We are so delighted Karen has made Still & Moving Center a part of her life story for so many years!

Inspired by Kodama Koi Farm

Kodama offers beauty to the world by raising lovely, brilliantly-colored fish. This is what they love, have been doing for half a century, and do best! Meeting Taro, the president of Kodama Koi Farm, I got the deep sense of a person doing exactly what he loves and is called to do in this lifetime.

Nishikigoi translates to a Japanese koi of a special, brocade coloring, similar to rich silk fabric with beautiful patterns: traditional fabric of the kimono worn in Japan. Much like a snowflake, each of these special creatures possess unique and elegant markings. Nishikigoi represent living beauty… their graceful movement and unique look leave a deep and pleasing impression, bringing a peaceful joy to many.

Each of us has special skills and gifts to offer the world. Whether it’s the way we make others feel when we smile, or how we relate to little children and elders, whether it’s the music we make or the vegetables we grow, the meals that we prepare or how we take care of animals or our homes, or how we present ourselves as beautifully as a flower, we can all enjoy and offer beauty to the world. And doing so makes us feel good.

Sometimes we try to be someone we are not and fit a square peg into a round hole. Following Kodama Koi Farm philosophy let’s concentrate on what we know, what we are good at, and on sharing that with others. We we answer our life callings, world benefits and we realize a deep sense of satisfaction.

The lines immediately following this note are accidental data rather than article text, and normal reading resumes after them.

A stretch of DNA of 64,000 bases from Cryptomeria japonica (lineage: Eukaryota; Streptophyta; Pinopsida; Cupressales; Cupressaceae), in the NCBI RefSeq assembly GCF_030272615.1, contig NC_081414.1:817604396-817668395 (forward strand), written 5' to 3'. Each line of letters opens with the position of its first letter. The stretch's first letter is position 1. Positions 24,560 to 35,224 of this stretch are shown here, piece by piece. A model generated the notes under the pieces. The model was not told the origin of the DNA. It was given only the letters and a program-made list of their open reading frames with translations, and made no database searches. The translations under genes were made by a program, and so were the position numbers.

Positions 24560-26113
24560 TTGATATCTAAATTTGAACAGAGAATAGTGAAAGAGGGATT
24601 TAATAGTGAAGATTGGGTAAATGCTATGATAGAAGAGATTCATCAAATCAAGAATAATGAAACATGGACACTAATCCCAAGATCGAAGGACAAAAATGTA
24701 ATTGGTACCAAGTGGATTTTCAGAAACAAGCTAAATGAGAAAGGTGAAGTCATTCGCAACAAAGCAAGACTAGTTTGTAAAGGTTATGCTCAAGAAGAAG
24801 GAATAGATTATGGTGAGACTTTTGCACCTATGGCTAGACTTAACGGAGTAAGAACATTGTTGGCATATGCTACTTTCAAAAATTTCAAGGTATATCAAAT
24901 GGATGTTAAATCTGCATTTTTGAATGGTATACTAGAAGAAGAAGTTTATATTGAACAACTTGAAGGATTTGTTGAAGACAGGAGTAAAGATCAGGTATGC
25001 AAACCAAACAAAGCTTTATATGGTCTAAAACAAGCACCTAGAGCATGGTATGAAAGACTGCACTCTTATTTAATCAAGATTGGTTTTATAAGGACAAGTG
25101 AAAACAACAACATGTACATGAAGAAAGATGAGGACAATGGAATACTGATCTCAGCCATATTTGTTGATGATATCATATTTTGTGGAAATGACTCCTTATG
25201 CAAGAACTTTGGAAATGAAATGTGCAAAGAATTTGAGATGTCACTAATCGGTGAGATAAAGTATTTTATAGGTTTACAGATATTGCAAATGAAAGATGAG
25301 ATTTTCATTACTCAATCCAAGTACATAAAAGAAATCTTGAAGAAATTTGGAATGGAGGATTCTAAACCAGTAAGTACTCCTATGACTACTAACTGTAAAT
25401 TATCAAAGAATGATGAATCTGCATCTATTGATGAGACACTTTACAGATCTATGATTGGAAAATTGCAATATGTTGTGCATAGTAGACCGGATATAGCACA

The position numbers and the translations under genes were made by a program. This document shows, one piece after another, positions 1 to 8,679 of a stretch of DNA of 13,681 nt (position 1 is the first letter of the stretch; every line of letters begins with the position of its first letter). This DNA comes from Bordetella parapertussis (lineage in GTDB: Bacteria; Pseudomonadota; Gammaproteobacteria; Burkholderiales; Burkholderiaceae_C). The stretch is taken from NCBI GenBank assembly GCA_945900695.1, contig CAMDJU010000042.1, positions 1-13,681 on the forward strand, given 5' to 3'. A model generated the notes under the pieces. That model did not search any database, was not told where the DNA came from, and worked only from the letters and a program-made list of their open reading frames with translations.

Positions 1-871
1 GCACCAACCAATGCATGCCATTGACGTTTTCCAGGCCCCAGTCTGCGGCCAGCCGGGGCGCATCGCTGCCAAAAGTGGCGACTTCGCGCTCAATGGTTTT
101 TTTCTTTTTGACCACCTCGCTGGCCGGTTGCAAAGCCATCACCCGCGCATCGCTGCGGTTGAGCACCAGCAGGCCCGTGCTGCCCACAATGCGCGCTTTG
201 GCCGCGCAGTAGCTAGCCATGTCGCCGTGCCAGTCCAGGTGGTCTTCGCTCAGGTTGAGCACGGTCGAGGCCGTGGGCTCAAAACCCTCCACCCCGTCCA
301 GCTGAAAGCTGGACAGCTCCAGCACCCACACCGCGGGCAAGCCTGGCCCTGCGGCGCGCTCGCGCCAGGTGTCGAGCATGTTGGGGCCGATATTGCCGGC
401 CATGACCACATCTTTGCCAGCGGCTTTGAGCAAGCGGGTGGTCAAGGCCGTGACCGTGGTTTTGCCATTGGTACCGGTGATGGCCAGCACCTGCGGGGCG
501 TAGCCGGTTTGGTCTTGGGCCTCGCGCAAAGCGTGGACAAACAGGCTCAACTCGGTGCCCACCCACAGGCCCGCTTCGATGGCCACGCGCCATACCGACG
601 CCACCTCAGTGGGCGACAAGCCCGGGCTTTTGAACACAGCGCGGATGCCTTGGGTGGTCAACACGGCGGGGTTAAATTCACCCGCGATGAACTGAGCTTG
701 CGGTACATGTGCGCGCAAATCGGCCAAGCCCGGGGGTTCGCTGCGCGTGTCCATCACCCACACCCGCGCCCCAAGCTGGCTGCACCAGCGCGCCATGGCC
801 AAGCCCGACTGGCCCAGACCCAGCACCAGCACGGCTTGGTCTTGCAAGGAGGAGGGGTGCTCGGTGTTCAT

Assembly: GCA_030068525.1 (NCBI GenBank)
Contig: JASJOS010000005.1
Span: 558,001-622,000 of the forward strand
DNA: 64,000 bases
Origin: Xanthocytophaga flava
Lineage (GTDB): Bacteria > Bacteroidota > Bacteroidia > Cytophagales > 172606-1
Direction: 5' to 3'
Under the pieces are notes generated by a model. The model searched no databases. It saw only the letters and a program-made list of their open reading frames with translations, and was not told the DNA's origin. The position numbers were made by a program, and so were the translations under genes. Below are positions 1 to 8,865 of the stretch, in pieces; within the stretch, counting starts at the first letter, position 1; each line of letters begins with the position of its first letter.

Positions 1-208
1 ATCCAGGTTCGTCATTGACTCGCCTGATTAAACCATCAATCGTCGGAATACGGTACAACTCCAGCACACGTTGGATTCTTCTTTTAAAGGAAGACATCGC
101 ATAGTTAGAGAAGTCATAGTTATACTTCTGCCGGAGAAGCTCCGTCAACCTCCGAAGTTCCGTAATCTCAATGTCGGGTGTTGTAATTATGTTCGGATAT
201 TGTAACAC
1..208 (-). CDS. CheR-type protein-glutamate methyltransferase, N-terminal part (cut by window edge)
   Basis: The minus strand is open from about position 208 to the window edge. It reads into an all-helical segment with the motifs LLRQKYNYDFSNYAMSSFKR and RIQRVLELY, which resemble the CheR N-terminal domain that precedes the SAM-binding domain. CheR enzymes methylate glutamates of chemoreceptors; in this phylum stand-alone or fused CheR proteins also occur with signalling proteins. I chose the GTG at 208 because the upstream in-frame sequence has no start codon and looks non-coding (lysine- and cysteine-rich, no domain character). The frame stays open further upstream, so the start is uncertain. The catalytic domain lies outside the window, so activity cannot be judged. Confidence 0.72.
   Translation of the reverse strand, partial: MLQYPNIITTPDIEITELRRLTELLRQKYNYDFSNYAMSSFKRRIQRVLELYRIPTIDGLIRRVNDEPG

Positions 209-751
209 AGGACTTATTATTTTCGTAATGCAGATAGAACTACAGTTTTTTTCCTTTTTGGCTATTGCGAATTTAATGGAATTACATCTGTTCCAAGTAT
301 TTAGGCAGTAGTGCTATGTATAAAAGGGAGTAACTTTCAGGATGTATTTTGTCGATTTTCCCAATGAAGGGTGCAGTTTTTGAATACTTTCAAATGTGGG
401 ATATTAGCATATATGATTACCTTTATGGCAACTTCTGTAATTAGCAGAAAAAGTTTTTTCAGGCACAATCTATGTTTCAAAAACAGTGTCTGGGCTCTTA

Kodama Koi Farm finds passion and purpose in the tradition of enjoying and offering beauty to the world through koi – living symbols of peace. They just celebrated 50 years of business.

Taro Kodama’s father, Mamoru Kodama originally founded their koi farm in Japan in 1967, where Taro first joined his side to work with the fish. Eventually moving to Mililani on Oahu to start Kodama Koi Farms, Taro has been now serving koi lovers around the world for decades.

Kodama Koi Farms is the largest importer and distributor of high quality Japanese Nishikigoi in the United States. For this family and their employees, koi raising is not just a business: it is an art, a science, and a lifestyle. Kodama Farm koi are raised with care, love, and the highest quality food.

 

Says Taro:

Since I was a little boy in Japan, my father ingrained in me that it is a privilege to raise and and sell the most beautiful high quality koi. It has been an honor to apply the lessons he taught me every day over the past 50 years.

We are committed to educate our team with this same knowledge and tradition that my father passed on to me with the intention of sustaining the highest quality as we bring you the most beautiful koi.